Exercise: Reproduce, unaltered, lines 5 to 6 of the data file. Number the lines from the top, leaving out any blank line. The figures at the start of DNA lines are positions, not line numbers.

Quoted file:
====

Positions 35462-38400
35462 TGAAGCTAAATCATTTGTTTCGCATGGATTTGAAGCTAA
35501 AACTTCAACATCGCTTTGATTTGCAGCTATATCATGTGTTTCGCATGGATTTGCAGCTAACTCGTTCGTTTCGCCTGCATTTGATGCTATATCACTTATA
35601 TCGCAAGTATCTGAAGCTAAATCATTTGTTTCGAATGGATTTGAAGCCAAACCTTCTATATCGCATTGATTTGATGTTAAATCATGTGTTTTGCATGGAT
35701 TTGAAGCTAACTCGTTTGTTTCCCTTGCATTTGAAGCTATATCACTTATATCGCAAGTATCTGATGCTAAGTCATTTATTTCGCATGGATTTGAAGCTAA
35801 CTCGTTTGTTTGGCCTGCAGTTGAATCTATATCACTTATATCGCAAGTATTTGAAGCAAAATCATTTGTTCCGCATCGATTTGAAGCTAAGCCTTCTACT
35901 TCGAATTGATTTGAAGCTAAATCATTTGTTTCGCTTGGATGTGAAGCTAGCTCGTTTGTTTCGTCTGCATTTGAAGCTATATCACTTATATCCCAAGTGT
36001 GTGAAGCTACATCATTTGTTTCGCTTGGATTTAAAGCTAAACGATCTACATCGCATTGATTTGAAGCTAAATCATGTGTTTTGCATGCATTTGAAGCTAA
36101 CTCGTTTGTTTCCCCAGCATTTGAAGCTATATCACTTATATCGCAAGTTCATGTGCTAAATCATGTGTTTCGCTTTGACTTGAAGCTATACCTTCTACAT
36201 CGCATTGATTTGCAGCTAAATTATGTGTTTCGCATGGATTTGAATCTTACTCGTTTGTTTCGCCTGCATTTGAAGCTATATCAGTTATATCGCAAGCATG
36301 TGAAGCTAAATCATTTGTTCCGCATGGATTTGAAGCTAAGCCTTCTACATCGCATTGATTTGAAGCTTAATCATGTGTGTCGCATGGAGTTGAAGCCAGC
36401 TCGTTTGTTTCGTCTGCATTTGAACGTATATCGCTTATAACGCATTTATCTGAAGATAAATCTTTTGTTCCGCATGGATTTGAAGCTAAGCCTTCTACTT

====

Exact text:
35701 TTGAAGCTAACTCGTTTGTTTCCCTTGCATTTGAAGCTATATCACTTATATCGCAAGTATCTGATGCTAAGTCATTTATTTCGCATGGATTTGAAGCTAA
35801 CTCGTTTGTTTGGCCTGCAGTTGAATCTATATCACTTATATCGCAAGTATTTGAAGCAAAATCATTTGTTCCGCATCGATTTGAAGCTAAGCCTTCTACT